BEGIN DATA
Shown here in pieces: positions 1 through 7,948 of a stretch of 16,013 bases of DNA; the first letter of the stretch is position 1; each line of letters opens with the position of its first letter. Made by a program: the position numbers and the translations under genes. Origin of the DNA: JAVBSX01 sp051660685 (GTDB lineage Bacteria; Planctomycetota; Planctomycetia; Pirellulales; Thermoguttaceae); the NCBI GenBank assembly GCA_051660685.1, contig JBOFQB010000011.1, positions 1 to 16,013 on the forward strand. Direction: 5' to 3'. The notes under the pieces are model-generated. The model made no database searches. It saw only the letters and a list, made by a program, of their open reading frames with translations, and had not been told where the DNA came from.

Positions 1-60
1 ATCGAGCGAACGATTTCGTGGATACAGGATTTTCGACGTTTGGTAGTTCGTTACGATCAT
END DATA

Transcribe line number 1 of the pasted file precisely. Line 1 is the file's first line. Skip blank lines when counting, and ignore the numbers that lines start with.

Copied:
Shown here in pieces: positions 1 through 7,948 of a stretch of 16,013 bases of DNA; the first letter of the stretch is position 1; each line of letters opens with the position of its first letter. Made by a program: the position numbers and the translations under genes. Origin of the DNA: JAVBSX01 sp051660685 (GTDB lineage Bacteria; Planctomycetota; Planctomycetia; Pirellulales; Thermoguttaceae); the NCBI GenBank assembly GCA_051660685.1, contig JBOFQB010000011.1, positions 1 to 16,013 on the forward strand. Direction: 5' to 3'. The notes under the pieces are model-generated. The model made no database searches. It saw only the letters and a list, made by a program, of their open reading frames with translations, and had not been told where the DNA came from.